Sam and Sara Harris ran Harris Delicatessen adjacent to St. John’s Ward, an immigrant slum later razed to build Nathan Phillips Square. But it was — at least in 1900 — when Toronto’s first Jewish restaurant opened. It’s hard to believe corned beef on rye was once exotic. The Yiddish-speaking Harrises imported kosher smoked meat from Chicago, given the lack of local products. But they prospered — and they got Torontonians hooked on smoked meat.
The painter-sculptor-photographer-vocalist-guitarist-restaurateur was a success starting in the 1960s, when he ran a coffee house/art gallery at 71 Yorkville Ave. during the neighbourhood’s hippie heyday. He died in his sleep at his home in Zadar, Croatia, on Aug. 8, his son Leo confirmed. Joso Spralja, a renowned folk musician who went on to found Yorkville seafood restaurant Joso’s, died at age 88.
La Palma is the place everybody wants to be. I watch passersby stop to peer through the garage windows. Around me are good-looking millennials in summer whites, sipping rosé and eating pizza with knives and forks. Even at 9:30 p.m., walk-ins are turned away. La Palma captures the zeitgeist with its Instagrammable plates and breezy Venice Beach style. Opened May 29 by Craig Harding and Alexandra Hutchison (Campagnolo), it is the restaurant of the moment.
Muck Rack makes it simple to find people, tweets, or articles that mention any name, keyword, company, hashtag etc. We've compiled this guide to help you make the most of your search.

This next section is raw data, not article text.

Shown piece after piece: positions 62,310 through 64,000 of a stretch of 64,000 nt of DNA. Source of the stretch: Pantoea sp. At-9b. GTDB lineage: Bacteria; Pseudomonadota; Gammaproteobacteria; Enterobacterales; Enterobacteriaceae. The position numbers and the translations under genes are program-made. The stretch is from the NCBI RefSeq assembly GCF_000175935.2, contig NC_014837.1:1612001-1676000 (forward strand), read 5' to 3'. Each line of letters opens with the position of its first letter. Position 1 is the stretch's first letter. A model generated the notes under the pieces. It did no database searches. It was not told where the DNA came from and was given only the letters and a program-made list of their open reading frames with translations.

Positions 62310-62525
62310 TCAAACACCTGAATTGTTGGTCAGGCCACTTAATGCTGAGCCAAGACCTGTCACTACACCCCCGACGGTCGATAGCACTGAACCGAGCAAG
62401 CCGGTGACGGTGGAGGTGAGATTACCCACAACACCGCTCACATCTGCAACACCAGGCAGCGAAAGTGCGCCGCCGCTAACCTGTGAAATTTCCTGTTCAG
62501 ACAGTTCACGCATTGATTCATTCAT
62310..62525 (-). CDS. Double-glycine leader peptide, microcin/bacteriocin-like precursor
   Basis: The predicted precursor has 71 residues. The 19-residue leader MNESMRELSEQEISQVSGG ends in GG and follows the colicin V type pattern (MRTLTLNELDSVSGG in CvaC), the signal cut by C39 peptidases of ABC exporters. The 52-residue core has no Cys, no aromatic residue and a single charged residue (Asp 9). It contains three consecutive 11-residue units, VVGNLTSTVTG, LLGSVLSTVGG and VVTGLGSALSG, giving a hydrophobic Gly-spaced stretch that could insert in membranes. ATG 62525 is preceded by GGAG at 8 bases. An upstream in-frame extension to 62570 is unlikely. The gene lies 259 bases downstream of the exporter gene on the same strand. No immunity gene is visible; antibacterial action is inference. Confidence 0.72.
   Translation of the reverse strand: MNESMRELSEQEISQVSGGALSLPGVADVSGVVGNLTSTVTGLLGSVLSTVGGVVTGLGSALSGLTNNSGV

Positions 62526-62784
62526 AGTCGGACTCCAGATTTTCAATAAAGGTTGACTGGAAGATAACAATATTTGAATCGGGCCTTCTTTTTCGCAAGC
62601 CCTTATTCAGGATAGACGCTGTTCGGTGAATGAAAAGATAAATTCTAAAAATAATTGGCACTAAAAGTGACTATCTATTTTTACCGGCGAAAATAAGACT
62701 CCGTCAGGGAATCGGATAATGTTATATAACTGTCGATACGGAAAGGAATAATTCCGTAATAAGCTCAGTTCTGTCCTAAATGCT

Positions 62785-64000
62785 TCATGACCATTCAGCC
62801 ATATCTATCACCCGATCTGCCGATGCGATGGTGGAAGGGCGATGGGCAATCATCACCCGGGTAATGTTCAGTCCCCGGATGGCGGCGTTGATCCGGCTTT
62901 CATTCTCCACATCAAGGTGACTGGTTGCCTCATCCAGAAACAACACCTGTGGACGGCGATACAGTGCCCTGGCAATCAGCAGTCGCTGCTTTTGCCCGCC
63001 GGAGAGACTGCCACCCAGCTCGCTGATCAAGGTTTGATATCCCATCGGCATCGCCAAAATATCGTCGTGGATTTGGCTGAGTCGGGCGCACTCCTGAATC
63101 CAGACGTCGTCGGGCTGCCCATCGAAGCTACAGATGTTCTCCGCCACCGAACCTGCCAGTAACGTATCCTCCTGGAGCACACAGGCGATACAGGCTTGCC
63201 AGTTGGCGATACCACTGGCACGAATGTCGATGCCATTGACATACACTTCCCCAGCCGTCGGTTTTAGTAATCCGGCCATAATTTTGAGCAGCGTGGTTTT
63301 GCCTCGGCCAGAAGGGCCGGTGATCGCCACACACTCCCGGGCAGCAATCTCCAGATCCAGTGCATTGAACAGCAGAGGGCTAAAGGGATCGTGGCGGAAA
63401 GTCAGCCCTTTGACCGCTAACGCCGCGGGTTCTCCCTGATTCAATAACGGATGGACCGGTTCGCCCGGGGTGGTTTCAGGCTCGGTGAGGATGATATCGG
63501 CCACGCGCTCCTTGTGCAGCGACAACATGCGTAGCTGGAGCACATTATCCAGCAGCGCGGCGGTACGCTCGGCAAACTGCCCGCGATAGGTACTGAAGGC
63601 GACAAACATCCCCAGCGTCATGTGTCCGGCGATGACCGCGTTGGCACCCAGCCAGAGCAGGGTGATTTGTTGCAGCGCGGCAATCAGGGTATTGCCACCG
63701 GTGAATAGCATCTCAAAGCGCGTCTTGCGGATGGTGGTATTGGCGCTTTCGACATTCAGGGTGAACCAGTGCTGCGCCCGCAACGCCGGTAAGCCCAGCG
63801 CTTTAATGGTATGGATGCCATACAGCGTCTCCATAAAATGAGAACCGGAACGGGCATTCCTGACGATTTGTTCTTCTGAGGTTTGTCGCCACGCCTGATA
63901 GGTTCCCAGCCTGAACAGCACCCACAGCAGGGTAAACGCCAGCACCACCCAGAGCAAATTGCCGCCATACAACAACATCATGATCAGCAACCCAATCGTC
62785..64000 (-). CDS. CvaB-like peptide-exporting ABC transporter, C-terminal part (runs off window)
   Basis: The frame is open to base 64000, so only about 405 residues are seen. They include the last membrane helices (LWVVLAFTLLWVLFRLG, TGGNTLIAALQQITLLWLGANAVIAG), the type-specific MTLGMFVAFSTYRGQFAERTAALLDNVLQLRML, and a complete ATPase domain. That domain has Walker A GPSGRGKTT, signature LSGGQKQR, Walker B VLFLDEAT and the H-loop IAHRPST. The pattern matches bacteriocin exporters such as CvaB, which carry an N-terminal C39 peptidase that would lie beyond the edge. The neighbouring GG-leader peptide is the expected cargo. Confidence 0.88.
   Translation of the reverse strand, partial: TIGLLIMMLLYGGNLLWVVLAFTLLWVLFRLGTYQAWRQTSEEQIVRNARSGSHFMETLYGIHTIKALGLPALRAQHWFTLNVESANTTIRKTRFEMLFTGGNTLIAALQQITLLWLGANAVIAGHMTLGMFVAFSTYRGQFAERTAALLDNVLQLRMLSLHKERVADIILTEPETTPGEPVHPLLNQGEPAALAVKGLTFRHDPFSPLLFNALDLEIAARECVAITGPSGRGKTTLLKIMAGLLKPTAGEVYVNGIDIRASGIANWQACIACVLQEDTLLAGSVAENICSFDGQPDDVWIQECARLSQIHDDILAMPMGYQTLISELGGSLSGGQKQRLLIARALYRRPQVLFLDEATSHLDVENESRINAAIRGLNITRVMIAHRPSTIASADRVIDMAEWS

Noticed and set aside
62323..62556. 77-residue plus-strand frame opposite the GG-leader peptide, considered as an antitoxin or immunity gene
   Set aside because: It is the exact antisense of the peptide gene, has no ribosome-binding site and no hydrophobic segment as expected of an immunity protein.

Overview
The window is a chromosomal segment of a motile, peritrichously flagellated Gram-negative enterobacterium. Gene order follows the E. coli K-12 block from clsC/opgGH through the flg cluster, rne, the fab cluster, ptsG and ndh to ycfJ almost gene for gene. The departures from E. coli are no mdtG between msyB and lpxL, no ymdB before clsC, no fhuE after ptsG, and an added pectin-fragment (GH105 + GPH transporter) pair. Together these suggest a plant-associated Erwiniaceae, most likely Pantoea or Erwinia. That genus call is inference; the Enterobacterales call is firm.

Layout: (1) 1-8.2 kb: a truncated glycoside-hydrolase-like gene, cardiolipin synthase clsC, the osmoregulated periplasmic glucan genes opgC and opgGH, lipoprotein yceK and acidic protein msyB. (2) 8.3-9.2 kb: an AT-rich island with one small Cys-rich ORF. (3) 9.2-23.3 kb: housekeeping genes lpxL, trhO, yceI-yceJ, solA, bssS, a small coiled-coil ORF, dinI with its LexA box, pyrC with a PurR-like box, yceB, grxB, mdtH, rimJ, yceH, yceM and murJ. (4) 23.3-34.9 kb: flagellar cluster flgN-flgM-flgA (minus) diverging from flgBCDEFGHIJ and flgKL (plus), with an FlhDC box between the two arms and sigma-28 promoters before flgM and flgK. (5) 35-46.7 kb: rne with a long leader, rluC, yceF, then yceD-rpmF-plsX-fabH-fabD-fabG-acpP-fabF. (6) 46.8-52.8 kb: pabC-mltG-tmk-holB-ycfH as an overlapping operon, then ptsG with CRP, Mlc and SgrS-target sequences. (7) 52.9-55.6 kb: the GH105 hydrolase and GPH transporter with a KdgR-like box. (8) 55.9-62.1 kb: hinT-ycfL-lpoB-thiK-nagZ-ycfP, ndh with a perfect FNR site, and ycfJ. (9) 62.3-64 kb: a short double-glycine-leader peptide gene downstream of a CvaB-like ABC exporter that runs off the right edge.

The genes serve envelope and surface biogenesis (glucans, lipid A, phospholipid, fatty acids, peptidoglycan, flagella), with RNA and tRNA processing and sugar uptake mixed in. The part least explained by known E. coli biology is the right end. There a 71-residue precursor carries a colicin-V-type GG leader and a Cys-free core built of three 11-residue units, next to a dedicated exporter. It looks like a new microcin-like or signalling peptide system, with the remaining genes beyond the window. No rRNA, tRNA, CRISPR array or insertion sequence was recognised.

Selecting a term
Start searching tweets, articles from media outlets, articles mentioned in tweets, journalists'
names, titles and bios with some suggested searches:
Companies or Topics (e.g. iPhone, Microsoft)
Phrases (e.g. "cloud computing") — use quotes to keep the terms together
Twitter handles (e.g. @username) — returns those who have mentioned or replied to
Names (e.g. "David Pogue")
Hashtags (e.g. #sxsw, #london2012)
Bio details (e.g. vegan, Olympics, father)
Muck Rack's Advanced Search allows for many boolean operators.
Find results that mention multiple specified terms, use AND or
+. For example, ensure each result contains both Elon Musk and Mark Zuckerberg by
searching Obama AND Romney or Obama + Romney.
Use the operators OR or , to broaden your search when you'd like either of
multiple terms to appear in results. (This is the default behavior of our search when no operators
are used.) For example, search for democrat OR republican to find results that refer to
Democrats and/or Republicans.
Use NOT or - to subtract results from your search. For
example, searching Disney will yield results about the Walt Disney Company as well as Walt Disney
World Resort. To exclude mentions of Disney World, search for Disney -World or Disney
When using one of these operators with a phrase, enclose it in quotation marks. For example, you can
find results about smartphones excluding Apple's iPhone 4S by searching smartphone -"iPhone
Exact case matching or punctuation
If you're searching for a brand name or keyword that relies on specific punctuation marks or capitalization, you can
find results that match your exact query by adding matchcase: before the keyword you're searching for, like matchcase:E*TRADE .
Use parentheses to separate multiple
boolean phrases. For example, to find journalists talking about having fun in Disney World or
Disneyland, search for ("disney world" OR disneyland) AND fun.
An asterisk can be used to search for any variation of a root word truncated by the asterisk. For example, searching for admin* will return results for administrator, administration, administer, administered, etc.
A near operator is an AND operator where you can control the distance between the words. You can vary the distance the near operation uses by adding a forward slash and number (between 0-99) such as strawberries NEAR/10 "whipped cream", which means the strawberries must exist within 10 words of "whipped cream".